‘Impossible’ to include sequester in 2014 defense budget, Dempsey says

“It would be literally impossible for us to have done,” Dempsey told reporters at a lunch hosted by The Christian Science Monitor. “We would have to have done two budgets. And that’s not possible, particularly when you’ve got furloughs. There wasn’t a neglect — it was a practical matter of literally what was possible for us to ask the services to do.”


The president’s 2014 budget didn’t ignore sequestration altogether. But its solution of averting the automatic budget cuts through a mix of tax increases and spending cuts is dead on arrival in the Republican-led House, and there’s little momentum right now for another solution to fix the cuts.

President Obama did not signal a lot of optimism for a solution at a press conference Tuesday.

“I think there’s a genuine desire on many of their parts to move past not only sequester but Washington dysfunction. Whether we can get it done or not, we’ll see,” he said.

Dempsey said that with the debt-ceiling fight looking to be pushed back until the fall, it doesn’t appear that there’s a force to get some kind of budget deal.

“It does now appear we will live with what we’re living with out into the fall,” he said.

Dempsey said that the Pentagon has not decided how it is going to address the 2014 budget being $52 billion above the sequester caps. He said a decision “hasn’t been made” whether to submit an alternate budget or work with Congress to make the cuts.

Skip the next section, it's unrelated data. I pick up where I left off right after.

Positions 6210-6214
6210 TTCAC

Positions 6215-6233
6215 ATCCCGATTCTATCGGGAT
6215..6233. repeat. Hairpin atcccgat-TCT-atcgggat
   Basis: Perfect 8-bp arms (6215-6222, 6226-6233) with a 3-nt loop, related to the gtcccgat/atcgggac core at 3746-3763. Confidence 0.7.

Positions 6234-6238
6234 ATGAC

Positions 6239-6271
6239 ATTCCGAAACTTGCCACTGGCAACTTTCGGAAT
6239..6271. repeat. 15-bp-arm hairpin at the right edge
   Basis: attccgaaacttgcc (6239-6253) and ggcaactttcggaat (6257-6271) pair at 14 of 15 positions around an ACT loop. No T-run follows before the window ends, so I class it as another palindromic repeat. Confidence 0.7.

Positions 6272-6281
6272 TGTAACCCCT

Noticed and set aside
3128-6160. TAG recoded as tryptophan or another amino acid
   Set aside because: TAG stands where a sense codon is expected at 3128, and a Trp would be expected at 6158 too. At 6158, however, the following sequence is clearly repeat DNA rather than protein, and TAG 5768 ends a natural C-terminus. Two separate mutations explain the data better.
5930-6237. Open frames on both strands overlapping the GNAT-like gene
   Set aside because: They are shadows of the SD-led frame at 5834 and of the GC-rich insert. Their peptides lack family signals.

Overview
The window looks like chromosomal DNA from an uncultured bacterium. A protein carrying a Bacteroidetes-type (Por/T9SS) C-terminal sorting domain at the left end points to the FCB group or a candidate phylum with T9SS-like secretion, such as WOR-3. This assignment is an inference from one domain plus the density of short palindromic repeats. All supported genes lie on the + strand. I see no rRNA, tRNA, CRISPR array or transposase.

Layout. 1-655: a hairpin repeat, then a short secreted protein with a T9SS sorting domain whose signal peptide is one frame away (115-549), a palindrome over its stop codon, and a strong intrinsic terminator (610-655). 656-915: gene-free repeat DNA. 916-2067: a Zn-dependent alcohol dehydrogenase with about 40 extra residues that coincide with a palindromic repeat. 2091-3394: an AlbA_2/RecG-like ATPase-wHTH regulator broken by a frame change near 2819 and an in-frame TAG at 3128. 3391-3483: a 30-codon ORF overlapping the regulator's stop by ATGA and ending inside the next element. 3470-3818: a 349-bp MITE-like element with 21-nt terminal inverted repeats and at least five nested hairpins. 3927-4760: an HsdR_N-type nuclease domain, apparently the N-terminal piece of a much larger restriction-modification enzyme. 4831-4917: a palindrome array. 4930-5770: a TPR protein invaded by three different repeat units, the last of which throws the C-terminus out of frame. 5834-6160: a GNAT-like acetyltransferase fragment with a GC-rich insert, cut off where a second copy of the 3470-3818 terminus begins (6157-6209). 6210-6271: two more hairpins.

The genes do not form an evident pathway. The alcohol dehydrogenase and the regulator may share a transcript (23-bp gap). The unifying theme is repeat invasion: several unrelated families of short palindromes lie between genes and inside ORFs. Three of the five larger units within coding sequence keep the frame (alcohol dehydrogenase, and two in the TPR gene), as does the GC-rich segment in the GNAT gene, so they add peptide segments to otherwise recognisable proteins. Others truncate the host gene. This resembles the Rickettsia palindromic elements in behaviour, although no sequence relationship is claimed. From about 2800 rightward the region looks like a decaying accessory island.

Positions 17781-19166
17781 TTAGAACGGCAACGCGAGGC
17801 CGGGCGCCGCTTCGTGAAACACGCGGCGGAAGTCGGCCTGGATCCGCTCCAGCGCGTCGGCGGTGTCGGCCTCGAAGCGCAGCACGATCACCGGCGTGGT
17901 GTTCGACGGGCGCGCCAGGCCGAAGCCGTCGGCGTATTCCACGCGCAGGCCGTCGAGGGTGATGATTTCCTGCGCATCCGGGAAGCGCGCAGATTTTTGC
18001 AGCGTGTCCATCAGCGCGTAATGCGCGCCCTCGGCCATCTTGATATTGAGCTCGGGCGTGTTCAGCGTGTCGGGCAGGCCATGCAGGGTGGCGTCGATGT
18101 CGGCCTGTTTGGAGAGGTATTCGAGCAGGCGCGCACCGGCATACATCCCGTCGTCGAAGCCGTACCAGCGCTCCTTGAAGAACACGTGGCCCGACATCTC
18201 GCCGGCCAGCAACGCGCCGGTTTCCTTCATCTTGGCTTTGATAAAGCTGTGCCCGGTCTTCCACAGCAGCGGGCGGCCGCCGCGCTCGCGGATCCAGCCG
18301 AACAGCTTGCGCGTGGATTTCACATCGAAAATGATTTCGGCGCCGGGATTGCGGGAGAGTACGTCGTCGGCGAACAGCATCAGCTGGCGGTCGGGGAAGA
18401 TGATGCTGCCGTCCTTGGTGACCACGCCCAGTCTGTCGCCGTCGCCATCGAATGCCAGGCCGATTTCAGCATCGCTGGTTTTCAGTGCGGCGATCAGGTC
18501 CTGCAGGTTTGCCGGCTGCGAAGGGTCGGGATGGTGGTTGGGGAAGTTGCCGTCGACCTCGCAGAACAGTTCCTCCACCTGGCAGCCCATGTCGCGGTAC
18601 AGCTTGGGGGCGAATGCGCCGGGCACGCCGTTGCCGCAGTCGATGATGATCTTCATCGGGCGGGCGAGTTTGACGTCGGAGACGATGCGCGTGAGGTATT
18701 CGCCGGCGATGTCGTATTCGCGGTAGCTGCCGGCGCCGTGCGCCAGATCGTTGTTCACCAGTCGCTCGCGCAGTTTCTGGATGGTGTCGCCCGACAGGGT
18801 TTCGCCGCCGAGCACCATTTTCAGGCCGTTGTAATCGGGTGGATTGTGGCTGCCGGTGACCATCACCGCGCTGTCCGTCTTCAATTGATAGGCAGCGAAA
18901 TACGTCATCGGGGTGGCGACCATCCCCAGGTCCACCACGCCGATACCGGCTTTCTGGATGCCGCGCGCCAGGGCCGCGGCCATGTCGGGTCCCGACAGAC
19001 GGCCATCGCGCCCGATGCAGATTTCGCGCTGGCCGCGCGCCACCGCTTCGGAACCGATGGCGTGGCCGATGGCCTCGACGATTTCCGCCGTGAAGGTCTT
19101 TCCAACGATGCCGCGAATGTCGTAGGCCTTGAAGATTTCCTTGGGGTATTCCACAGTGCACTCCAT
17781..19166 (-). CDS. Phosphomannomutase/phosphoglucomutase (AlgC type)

The Pentagon can make the cuts in a targeted fashion in 2014 if it chooses, but if the budget remains above the budget caps, the cuts would take place across the board.

Sen. John McCainJohn Sidney McCainCongress brings back corrupt, costly, and inequitably earmarks Trump knocks CNN for 'completely false' report Gaetz was denied meeting The Hill's Morning Report - Presented by Tax March - Biden, lawmakers start down a road with infrastructure MORE (R-Ariz.) and others urged Dempsey and Defense Secretary Chuck HagelCharles (Chuck) Timothy HagelOvernight Defense: Navy medic killed after wounding 2 sailors in Maryland shooting | Dems push Biden for limits on military gear transferred to police | First day of talks on Iran deal 'constructive' 140 national security leaders call for 9/11-style panel to review Jan. 6 attack Trump Afghan pullout deal unachievable, says ex-Pentagon leader MORE at a hearing earlier this month to detail where the $52 billion cut would come from. They argued that if the public and lawmakers knew what effect the reductions would have, there might be more political will to try and stop sequestration.

Congress did pass a fix to stop Federal Aviation Administration furloughs this week, which prompted McCain to blast lawmakers for fixing that but ignoring the cuts to the military.

The budgets passed by the House and Senate last month also did not take sequestration into account in 2014, setting defense spending at roughly the same level as the president’s request.